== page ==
Now that I am in my second year of teaching with Eigo Noto (and my third school year of teaching elementary school), I thought it was about time that I started actually sharing the teaching materials and lessons I have made. I revamped my lessons for this school year to include more of the goals that the Ministry of Education is going for in terms of Eigo Noto while also including keeping my goals and teaching style in tact. I do not claim that all the ideas are mine (I did a lot of research into games and activities), but I can promise that all the documents I link you too (unless indicated otherwise) I made. Some of the documents are based on other’s work, but I put everything together using clip art and other resources.
So, with that mild disclaimer, here is my first lesson of the year from Eigo Noto 1 (aka the 5th grade English “text”).
Goals: in this lesson students learn (or in my case reminded) how to greet in English. Once getting used to greeting others in English, students learn different greetings from around the world.
Greet with students
My students start out with the class leaders saying “Hello/Good morning Katherine” and then the rest of the class repeats after them. I then greet them back and ask, “How are you?” Students respond and then ask me the same question. I respond and tell the students they may sit down.
ALT & JTE demonstrate the dialogue
ALT: Hello, my name is Katherine. What’s your name?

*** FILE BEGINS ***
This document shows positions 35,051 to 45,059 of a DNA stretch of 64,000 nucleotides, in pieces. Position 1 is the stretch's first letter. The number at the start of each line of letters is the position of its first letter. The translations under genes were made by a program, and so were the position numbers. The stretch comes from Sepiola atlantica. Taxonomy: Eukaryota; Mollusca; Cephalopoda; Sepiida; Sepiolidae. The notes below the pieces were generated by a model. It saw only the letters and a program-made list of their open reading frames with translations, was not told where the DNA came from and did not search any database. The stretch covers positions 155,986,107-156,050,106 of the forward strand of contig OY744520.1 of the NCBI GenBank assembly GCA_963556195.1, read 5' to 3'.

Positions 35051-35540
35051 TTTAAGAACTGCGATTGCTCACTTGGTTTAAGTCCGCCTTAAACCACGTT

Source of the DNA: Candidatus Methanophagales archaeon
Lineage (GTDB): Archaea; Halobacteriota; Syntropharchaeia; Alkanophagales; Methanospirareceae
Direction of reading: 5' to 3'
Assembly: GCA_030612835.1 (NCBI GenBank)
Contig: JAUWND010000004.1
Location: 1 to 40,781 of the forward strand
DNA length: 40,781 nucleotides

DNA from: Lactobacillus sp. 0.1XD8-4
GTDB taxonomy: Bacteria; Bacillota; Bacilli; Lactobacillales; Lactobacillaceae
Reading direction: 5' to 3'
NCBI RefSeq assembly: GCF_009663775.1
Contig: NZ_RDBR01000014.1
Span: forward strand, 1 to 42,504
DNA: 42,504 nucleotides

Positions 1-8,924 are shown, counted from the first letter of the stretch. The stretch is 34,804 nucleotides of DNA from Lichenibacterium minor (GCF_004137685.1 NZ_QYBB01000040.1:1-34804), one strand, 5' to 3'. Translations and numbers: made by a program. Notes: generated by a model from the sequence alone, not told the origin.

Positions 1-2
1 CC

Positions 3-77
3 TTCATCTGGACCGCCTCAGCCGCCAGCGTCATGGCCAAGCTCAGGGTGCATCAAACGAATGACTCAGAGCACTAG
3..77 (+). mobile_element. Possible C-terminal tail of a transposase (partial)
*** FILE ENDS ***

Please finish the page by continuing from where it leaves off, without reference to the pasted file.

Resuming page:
JTE: My name is Ken. Nice to meet you.
ALT: Nice to meet you too.
The teachers and I actually did the dialogue two different ways. The first time we did it using eye contact and big voices. The second time we both looked at the floor, almost sounded angry when we were speaking, and hardly did a handshake. We asked the kids to then compare the two dialogues to make sure they remembered 3 important points: eye contact, big voices, and a solid handshake.
Play 【Gokkiburi Game】
All students start out on the ground as cockroaches. They find a cockroach-friend and greet in English. Next, they do janken (in English!). The winner evolves into a rabbit while the loser stays a cockroach. Now the rabbit must find other rabbits to greet with. After greeting in English, the winner of janken evolves into a monkey while the loser stays a rabbit. This continues until students become an angel. When they are an angel, students return to their desks and sit down.
Evolution scale: cockroach – rabbit – monkey – human – angel
This game takes a good amount of demonstrating with the JTE and the kids can understand everything in English through gestures. Drawing the evolution scale on the board helps build the kids excitement and also helps them remember what comes next. You can also play where if students lose in janken, they have to go down on the evolutionary scale. My class mascot is a banana slug, so the kids always demand that the lowest level be a banana slug (or Nameri as they have named my magnet).
Let’s Listen pg. 4-5